Hall of Famer Julius Erving describes how George Gervin incorporated the finger roll move from himself and made it iconic.
Erving and Gervin were teammates with the Virginia Squires in the ABA at the start of Ice’s pro basketball career. At the time, Gervin was a wiry 6’7″ guy still to grow into a true man’s frame.
Naturally, Erving put Gervin to many tests as his teammate, including playing 1-on-1 after practices. These sessions would rub off amazingly well on the Iceman, who took in information about the game like a sponge.
One of the moves that Gervin patented and is world-famous for is his iconic finger-roll. He, however, attributes its development to Connie Hawkins and Dr. J himself.
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Julius Erving explains how George Gervin evolved his version of the finger roll
Dr. J was the final guest on this season of the Knuckleheads Podcast – the 15th in an illustrious line of guests for another ravishing, engaging season. He gave some great insights into his experiences as a basketball player, aided by some excellent interview questions.
Darius Miles and Quentin Richardson have previously also interviewed the Iceman George Gervin on Knuckleheads. They gleaned there that the finger roll was a move that George copied off of Dr. J.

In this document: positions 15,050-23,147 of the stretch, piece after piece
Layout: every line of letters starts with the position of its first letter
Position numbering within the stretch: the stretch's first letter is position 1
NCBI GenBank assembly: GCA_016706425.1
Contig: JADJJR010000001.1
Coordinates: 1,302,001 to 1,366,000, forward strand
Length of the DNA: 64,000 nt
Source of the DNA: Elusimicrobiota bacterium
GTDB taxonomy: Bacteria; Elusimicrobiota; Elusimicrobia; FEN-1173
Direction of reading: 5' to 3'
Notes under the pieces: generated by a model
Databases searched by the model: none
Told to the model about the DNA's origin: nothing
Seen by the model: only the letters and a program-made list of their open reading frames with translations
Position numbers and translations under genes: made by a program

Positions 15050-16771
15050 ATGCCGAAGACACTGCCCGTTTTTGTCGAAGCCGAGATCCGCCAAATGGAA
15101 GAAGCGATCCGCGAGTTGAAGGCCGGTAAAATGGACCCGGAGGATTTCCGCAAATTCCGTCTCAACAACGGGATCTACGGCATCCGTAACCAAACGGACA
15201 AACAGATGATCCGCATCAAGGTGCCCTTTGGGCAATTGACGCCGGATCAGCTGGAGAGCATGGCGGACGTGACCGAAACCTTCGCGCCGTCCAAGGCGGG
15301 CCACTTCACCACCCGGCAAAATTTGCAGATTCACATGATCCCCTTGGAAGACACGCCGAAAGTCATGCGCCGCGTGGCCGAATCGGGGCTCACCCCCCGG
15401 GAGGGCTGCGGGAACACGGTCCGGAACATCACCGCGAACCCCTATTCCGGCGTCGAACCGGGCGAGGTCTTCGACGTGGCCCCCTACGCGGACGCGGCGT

The Doctor himself confirmed this story while adding some comments regarding Gervin’s scoring:
“He just got a different version of it, from farther out, and using the big square (on the backboard). And we’ve had that conversation man, and I’m like ‘I ain’t messing with that big square, man! I’m gonna stick with my stuff.'”
“The good news about it was, you know, he did it with a certain modesty. And it was like, Ice (George Gervin) wasn’t talking a whole lot of trash. He would just let his game do the talking. And that was my style.”
“You know, it’s funny because when San Antonio used to come in and play Philly, we’d try to put Maurice Cheeks on him. And he’d be like ‘When I come in there, I have my cannon raised. And I’m gonna spray it on Cheeks! Cuz you know, once I get the ball up above my head, I’m good.'”